From the first stone laid on 20 May 1882, it took almost six years to complete work on this grandiose neo-Gothic building designed by the Catalan architect Joan Martorell. Built with sandstone from Comillas, works such as this palace commissioned by the Marquis of Comillas, Gaudí’s Caprice, the Comillas Kiosk or the Pontifical University, all of which led important Catalan modernist architects and artists of the time to leave their mark on this town.
The work focuses on the north façade, which is structured in two lateral protruding bodies and a central cantilevered body, on which it was necessary to carry out an intense and at the same time very careful cleaning in order to remove the large organic patina that had grown on both the plain walls as well as on arches, arcades, vegetal capitals and sculptural elements, in order to not causing damage to the volumetry and the precision of the decorations. On the first floor of both lateral bodies there are galleries where the most characteristic Gothic features of the building can be seen, while in the central body there is a tribune-balcony that protects the space of the atrium leading to the palace. Some of these elements have lost detail with the passage of time and it has been necessary to recover volumes with stone and specific restoration mortars based on hydraulic lime and natural sandstone powder from Comillas. In the same way, all the grouting of the decorative pieces and ashlars has been carried out again with lime mortar and siliceous aggregate. Finally, other elements such as the wooden carpentry and metal fittings have been stripped and their patina treatments have been renewed with natural oils and paints to recover their original state.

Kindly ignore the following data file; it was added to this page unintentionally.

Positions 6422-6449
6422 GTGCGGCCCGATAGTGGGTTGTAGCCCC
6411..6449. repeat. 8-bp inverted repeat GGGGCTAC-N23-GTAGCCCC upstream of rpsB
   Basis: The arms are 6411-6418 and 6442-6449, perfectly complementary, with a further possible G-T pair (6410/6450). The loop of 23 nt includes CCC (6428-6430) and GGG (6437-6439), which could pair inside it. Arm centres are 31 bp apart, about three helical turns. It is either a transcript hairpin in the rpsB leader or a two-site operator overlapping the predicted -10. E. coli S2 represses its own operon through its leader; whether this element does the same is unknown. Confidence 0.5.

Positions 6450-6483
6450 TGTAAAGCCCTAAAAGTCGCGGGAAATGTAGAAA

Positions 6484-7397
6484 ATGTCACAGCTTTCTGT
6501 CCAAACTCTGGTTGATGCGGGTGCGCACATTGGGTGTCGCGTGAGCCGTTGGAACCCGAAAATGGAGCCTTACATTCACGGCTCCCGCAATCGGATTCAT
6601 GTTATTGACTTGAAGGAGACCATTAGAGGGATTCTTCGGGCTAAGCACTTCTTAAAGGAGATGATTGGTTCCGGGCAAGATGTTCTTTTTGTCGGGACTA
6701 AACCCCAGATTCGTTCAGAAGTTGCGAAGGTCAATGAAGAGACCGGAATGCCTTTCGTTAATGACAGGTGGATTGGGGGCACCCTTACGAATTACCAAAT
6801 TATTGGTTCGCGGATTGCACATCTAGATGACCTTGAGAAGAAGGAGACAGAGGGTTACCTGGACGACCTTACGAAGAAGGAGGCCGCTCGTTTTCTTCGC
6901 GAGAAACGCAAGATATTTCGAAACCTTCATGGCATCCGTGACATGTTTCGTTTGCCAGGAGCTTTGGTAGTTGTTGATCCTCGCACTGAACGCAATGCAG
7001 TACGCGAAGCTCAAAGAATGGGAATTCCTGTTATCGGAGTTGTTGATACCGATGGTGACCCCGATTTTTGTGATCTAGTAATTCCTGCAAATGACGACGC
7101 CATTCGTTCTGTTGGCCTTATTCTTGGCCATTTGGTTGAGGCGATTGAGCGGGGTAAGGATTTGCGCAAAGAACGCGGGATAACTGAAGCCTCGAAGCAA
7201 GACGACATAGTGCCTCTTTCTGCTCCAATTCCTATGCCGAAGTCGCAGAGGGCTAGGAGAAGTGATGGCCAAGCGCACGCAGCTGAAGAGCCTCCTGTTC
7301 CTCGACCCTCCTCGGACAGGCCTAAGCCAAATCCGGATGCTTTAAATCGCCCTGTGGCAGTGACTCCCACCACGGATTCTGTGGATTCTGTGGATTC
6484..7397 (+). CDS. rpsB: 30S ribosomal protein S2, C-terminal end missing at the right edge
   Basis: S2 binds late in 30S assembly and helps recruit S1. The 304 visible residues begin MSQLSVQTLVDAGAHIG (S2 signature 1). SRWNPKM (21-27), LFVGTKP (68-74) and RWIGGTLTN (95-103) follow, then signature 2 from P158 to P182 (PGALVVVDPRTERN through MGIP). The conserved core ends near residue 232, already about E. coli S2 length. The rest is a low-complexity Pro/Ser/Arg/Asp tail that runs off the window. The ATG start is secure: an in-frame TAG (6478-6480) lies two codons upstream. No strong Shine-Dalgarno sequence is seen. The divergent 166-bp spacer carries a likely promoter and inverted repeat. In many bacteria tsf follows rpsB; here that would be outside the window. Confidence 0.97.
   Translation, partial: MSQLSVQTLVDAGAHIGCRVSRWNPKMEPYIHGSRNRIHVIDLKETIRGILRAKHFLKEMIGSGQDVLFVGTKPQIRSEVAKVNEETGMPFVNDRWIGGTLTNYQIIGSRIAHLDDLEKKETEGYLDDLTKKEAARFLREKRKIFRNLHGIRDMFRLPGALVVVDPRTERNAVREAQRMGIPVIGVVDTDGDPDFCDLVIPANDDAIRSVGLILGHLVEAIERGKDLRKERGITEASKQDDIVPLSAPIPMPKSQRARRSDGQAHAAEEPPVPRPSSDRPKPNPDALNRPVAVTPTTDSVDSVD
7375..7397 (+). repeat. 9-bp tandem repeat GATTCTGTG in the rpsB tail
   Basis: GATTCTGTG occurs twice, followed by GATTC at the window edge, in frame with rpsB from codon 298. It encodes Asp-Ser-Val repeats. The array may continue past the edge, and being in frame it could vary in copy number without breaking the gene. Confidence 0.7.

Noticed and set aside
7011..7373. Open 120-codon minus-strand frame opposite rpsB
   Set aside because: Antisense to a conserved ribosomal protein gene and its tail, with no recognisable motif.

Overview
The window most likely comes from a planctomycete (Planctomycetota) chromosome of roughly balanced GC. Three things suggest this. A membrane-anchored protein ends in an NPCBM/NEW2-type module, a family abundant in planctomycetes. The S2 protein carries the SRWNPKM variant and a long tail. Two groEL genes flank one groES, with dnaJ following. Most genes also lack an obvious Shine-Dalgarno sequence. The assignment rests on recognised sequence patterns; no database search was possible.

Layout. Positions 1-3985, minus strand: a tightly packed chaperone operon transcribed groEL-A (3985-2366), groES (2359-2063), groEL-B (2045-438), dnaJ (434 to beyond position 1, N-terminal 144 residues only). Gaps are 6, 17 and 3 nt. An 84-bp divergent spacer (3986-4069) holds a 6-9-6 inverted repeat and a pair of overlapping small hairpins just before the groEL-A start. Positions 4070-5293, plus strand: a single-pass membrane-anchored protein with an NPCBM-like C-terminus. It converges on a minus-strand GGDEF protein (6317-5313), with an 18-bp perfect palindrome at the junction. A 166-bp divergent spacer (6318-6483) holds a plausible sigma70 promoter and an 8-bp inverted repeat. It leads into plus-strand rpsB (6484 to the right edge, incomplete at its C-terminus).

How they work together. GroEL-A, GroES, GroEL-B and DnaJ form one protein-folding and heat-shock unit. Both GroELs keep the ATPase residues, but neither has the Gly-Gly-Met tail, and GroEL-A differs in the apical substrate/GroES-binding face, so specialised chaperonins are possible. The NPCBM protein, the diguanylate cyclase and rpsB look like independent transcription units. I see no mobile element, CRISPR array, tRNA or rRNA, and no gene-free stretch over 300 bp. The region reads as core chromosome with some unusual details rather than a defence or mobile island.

Façade of the palace before the intervention.
Sculpture cleaning process.
Facade rosette after cleaning.
Ridge cleaning process.
The privileged location of the palace, facing the sea, not only provides it with marvellous views, but also exposes it to a great deal of erosion due to the marine environment to which it is subjected.
The most striking consequence of this exposure, especially on the more detailed decorative elements, is the alveolisation caused by the direct action of the wind and the salt spray. In order to prevent further wear and tear on the façade, cleaning, consolidation and protection with biocide and consolidant are carried out to stop this progress and also to protect the façade in the future.